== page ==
How to stay salty, in the very best way

You can grab a protest sign and march, but you can also make a difference in the ordinary moments of your every day life.

Michela Ravasio | Stocksy United

It’s hip to be salty again. That’s right, saltiness isn’t only for peg-legged sea captains any more! People all over this country are getting in on the act of making their voices heard. First there was the Women’s March a few weeks ago, which gathered in cities around the world, and then last weekend it was the March for Life, which happens in various cities, sometimes under different names, but mainly gathers in Washington D.C.

The concerns of the two groups converged in some ways—especially the desire to promote human rights—but diverged in others, such as the way human rights are defined. Even if one of the demonstrations was partly or wholly disagreeable to our individual viewpoints, it shows the strength of society that we tolerate free speech and haven’t given up trying to persuade each other to adopt our vision.

To be completely honest, my initial reaction to seeing a public demonstration is to wonder why everyone can’t just stay home and stop causing such a fuss. I’m more of a believer in making a difference by the way we treat those around us in small, everyday actions (I wrote about this a while back in “Want to change the world? Stay home.”). I always question what a one-time event will actually accomplish.

And I think this is what’s important to remember; that whatever value a public statement has, it’s only because it can be the beginning of a longer, harder process of making changes in our own daily lives.

But the demonstrators have the last laugh because, as you may have noticed, I’m writing about it right now, which means that at the very least they’ve been successful in starting a conversation. So even if I don’t care to make a posterboard sign (I can never think of anything clever enough, anyway) and march for my beliefs in the city square, I’m glad other people do it. Everyone deserves the chance to stand up and be heard.

On its own, a single event probably isn’t much of a difference-maker, but if it becomes the start of a longer conversation and begins to affect the way we think and act in daily life, there is tremendous value in it. And I think this is what’s important to remember; that whatever value a public statement has, it’s only because it can be the beginning of a longer, harder process of making changes in our own daily lives.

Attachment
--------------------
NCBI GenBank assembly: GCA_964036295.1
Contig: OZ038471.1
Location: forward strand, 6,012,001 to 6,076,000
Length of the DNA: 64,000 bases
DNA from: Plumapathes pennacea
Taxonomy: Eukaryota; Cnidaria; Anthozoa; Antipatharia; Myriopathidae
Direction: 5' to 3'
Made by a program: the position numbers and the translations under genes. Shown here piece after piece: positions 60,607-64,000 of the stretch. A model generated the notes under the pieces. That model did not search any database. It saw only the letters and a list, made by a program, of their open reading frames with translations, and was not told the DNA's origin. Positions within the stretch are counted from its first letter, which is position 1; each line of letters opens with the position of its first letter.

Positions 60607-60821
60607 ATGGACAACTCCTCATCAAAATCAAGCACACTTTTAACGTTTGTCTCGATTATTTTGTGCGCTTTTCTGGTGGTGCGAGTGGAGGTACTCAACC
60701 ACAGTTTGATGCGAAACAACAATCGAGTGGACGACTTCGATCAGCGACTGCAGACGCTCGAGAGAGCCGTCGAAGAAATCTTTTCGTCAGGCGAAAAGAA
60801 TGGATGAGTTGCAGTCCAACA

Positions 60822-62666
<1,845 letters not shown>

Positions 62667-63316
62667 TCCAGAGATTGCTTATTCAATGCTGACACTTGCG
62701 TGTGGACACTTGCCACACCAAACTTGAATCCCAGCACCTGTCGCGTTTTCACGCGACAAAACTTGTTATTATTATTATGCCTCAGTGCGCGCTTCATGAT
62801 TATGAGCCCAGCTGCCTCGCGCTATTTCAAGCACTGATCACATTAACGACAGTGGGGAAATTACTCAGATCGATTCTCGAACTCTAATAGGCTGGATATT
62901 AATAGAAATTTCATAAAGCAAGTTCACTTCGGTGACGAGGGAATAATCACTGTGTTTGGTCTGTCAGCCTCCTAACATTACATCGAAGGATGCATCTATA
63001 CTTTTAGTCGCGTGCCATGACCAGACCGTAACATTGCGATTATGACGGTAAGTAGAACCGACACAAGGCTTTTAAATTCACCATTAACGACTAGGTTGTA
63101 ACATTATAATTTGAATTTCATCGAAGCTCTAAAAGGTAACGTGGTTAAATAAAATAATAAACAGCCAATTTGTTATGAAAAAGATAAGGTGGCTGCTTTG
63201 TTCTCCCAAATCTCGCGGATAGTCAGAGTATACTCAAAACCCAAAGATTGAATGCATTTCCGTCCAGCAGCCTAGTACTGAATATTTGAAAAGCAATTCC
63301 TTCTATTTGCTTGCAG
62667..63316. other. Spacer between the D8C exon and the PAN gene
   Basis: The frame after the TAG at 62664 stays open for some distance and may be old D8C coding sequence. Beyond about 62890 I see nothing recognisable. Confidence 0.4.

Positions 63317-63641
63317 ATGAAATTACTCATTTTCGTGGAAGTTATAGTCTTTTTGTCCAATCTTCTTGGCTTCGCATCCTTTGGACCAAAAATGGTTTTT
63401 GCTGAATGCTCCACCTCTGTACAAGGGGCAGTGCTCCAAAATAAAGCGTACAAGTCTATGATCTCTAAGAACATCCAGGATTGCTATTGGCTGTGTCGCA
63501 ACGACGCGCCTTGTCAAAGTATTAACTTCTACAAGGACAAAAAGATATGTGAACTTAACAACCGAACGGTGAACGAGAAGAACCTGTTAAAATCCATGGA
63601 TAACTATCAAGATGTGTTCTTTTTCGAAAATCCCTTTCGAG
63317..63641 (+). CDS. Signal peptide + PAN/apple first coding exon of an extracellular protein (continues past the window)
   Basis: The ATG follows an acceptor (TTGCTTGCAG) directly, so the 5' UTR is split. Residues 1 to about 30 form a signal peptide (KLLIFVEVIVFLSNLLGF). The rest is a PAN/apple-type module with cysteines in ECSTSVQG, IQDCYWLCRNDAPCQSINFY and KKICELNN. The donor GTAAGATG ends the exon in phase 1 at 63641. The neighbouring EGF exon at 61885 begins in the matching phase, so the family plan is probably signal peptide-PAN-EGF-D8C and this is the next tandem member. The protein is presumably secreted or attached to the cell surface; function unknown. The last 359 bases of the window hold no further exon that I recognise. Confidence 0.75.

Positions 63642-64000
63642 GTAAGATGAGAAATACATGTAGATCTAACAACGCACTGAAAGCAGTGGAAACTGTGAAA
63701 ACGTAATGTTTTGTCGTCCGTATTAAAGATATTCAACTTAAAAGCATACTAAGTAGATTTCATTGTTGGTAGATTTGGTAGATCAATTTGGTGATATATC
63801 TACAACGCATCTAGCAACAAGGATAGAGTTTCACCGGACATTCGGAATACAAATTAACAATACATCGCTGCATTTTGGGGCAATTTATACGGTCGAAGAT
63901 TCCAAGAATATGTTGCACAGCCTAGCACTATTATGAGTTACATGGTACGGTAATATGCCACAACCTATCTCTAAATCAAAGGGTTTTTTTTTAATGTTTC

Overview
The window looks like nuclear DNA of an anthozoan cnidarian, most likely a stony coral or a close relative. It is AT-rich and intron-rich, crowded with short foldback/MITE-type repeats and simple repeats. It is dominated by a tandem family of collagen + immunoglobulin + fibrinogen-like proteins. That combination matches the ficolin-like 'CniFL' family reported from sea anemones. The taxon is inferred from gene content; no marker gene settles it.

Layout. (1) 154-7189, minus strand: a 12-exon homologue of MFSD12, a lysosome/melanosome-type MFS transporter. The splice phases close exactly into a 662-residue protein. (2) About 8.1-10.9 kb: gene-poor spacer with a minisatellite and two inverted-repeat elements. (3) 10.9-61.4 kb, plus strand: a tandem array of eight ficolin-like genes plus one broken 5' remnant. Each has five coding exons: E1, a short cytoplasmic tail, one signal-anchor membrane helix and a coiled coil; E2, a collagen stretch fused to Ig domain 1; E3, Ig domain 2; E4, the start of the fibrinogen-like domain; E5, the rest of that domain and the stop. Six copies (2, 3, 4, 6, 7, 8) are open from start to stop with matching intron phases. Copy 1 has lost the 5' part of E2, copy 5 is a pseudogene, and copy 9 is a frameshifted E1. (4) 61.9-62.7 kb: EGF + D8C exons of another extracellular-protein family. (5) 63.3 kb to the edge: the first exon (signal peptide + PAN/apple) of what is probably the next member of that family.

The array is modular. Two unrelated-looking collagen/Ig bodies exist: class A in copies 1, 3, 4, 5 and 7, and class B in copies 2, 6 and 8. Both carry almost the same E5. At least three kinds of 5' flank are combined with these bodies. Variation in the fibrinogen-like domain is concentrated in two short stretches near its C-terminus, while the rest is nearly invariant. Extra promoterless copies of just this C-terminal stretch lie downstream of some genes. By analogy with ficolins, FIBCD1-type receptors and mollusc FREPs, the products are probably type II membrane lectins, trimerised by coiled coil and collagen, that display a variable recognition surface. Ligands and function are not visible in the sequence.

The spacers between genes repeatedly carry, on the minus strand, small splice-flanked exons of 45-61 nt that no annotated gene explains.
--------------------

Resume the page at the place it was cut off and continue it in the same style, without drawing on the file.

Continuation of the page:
The people I admire most are the ones who are willing to put in the hard work, who are steadily faithful to their beliefs, not only in public but in private. Because these people are sometimes quieter, they often fly under the radar. They aren’t flashy. They don’t self-promote. They may not be salty, but in their own way they’re what we might call the “salt of the earth.”

“Salt of the earth” is an interesting phrase, because salt isn’t actually something that tastes good on its own. The poet Dante, for instance, uses salt in a negative way when he writes, “You shall find out how salt is the taste of another man’s bread.” The taste of salt, for Dante, is the taste of jealousy; it doesn’t sit well on the palate. There’s a reason Mary Poppins doesn’t extol the virtues of a spoonful of salt to help the medicine go down.

Ask any chef and he or she will tell you that without salt, a meal will fall flat.

Combine salt with other food, though, and it works miracles. A bland dish comes alive with the right amount of it. Salt brings out the best in food and allows us to better taste its natural flavors. Salt is indispensable to good food, but it never draws attention to itself. Instead, it helps us appreciate whatever it happens to be seasoning. Ask any chef and he or she will tell you that without salt, a meal will fall flat.

If we want to be the sort of people who others describe as “salt of the earth,” our focus won’t just be on the big, dramatic gestures such as public demonstrations, it will include daily attitudes and actions. The real change agent isn’t our ability to make a commotion, but our commitment to being faithful to our marriages, the challenging task of parenting, working hard at our jobs, and thinking of others first even in small matters.

You may or may not be the sort of person who is comfortable taking part in a public demonstration, but after the media attention dies down and the signs are recycled, we can all communicate our beliefs each and every day by the way we behave. This may not seem like such a big deal, and CNN or FOX will never cover it, but just like salt, our steady commitment is needed or the larger message will fall flat.

So if you need to be salty from time to time to make yourself heard, to join your voice with others, go ahead, but the rest of the time know that you can still be the salt of the earth every day, even without the protest sign.

Each week, Fr. Michael Rennier reflects on the Sunday Mass readings and pulls out a theme applicable to our daily lives. Today’s reflection is based on the Gospel for the 5th Sunday in ordinary time.

Fr. Michael Rennier
Fr. Michael Rennier
Fr. Michael Rennier graduated from Yale Divinity School and lives in St. Louis, Missouri with his wife and 5 children. He is an ordained Catholic priest through the Pastoral Provision for former Episcopal clergymen that was created by Pope St. John Paul II. He’s also a contributing editor at Dappled Things, a journal dedicated to the written and visual arts.

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